• 65% of clients have secure employment or are following an appropriate educational path three to six months after mentoring

2020 was a different year with the pandemic, but CRIEC was able to shift to online programming and mentorship. They were able to meet their targeted outcomes despite the challenges of last year.

Over time IRCC has become more explicit about wanting quantitative data (the numbers). CRIEC did not always formally track numbers. But as they did more formal tracking and reviewed past years, they were able to see that they have been achieving that 65% target outcome for some time. Even in 2020, “we are exceeding what the funder wants,” says Rosa.

“Mentoring is not just a job thing. It’s not a short-term fix. Mentoring is a long-term fix. You want to create a society where you have unbelievable talent working where you want it to be working,” says Bruce.

Doing evaluation requires finding a balance. Doing what you need to do to meet funder requirements, but also doing what you need to do to meet your mission. It can also help to focus your team to work together to meet the same targets and goals.

“It is all about balancing IRCC outcomes, our outcomes, and the mentee and mentor needs,” says Rosa.

Creating Your Own Evaluation Plan

An evaluation plan can be a careful and comprehensive strategy. However, when you are starting out with your program, you can start simple and build it as you grow. Both CRIEC and ERIEC have taken 12 years to create more formal evaluation plans. This is a lot of years of learning, tweaking, and growing the evaluation. It is not where they started.

“This is a language we are used to after 12 years of working on it,” says Doug. “For new folks, this might be really daunting. In time, you will get there and understand these challenges.”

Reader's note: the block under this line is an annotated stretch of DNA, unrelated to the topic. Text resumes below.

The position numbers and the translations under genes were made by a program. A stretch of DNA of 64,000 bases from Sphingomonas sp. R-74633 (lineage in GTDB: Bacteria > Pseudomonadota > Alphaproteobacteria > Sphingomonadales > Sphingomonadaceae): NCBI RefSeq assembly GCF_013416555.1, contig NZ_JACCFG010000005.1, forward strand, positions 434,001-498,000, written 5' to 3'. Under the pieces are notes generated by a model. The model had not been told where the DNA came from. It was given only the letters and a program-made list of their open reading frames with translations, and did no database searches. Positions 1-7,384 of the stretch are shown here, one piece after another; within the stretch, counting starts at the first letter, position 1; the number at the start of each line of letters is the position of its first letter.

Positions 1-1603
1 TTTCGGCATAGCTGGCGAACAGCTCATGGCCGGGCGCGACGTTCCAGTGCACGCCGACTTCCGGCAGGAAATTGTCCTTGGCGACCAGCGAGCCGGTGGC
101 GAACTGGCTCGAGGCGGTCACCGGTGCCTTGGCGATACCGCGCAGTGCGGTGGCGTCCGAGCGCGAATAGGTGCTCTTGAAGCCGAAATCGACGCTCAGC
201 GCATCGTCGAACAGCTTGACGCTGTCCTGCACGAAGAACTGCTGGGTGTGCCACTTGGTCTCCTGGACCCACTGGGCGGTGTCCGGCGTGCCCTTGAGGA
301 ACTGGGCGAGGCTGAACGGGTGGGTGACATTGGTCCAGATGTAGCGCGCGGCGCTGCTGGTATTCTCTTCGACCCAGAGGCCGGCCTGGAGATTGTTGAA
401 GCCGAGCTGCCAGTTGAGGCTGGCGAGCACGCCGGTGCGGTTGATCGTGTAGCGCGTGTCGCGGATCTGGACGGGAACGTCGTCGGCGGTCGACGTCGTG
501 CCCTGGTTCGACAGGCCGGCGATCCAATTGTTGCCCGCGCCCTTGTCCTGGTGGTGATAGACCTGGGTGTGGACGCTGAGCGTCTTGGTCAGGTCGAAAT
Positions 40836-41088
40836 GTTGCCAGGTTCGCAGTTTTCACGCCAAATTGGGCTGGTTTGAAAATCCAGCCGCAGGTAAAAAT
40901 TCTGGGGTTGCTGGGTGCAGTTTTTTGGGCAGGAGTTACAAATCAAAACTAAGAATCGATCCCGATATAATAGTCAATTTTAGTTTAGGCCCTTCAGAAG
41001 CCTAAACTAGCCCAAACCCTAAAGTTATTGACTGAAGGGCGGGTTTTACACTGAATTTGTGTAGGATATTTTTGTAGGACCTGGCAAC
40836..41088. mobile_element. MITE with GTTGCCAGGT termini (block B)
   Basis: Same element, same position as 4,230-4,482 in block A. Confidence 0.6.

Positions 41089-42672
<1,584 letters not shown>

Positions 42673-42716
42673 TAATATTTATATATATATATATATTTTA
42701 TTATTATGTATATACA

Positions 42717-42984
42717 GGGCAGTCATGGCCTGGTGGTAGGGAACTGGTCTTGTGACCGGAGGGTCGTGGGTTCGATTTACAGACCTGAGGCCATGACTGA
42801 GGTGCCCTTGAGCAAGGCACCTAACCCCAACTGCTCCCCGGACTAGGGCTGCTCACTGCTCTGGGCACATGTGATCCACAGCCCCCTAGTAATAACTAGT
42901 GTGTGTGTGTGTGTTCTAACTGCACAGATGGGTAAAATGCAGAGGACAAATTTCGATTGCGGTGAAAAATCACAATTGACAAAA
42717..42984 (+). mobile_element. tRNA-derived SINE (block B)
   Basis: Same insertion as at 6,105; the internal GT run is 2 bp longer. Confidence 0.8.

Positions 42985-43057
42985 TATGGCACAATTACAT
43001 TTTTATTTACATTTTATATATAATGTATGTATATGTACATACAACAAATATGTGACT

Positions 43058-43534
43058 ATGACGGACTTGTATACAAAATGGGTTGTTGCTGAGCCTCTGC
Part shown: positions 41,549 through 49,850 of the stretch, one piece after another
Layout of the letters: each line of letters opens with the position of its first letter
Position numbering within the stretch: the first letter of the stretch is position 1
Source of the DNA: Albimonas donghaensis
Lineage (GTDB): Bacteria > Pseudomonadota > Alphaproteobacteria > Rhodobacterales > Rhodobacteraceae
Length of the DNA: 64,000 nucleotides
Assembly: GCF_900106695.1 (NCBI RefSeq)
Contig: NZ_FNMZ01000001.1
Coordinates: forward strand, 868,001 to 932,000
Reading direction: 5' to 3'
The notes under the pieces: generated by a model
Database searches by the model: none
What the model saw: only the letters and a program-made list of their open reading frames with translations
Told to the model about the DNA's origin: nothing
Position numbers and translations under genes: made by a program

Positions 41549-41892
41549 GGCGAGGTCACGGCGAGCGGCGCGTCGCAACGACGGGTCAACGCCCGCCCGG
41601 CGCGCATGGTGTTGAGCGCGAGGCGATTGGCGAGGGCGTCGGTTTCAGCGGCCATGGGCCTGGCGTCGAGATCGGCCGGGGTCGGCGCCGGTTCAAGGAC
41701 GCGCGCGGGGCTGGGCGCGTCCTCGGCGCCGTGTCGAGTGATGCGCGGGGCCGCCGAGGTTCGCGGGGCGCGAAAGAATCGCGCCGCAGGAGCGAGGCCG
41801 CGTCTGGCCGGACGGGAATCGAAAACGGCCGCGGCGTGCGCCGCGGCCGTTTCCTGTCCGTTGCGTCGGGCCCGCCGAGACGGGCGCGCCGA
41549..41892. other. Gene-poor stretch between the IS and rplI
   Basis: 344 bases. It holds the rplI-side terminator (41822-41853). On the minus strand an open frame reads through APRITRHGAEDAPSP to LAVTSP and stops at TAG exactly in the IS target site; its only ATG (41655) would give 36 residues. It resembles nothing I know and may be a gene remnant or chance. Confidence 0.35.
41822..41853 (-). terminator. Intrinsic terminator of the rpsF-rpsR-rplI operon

There are basic strategies around pre- and post-survey forms,” says Cheryl Whitelaw, Project Manager of the Alberta Mentorship Program. “Ask broad questions like ‘Do I feel more connected to this community?’ or ‘Do I feel like I know where to network?’ To help you get started, you can find our free evaluation surveys and tools to use as-is or adapt to your organizations’ mentorship program (see links below).

“Where we are now, is a good place to be, but we’ve been open to learning continually,” says Rosa. You will find that as you have closed one gap or corrected a problem, that there will be new gaps or improvements exposed. “We learned that gaps in the services and needs could shift," says Rosa. What worked yesterday might not work today or next week as the economy shifts or the types of mentees coming to CRIEC changes. She sees evaluation as a constant process of doing, reflecting, learning, adjusting your plan, and doing again.

The CRIEC team has really worked on following this cycle together. If you start with basic surveys and collect data about the number of mentors and mentees and where they are at in 6 months, you will begin to accumulate some data. Take the time to collect and reflect on what the data shows. Consider the survey comments or informal feedback from your mentors and mentees. This reflection can show you what you are doing well and what can be improved.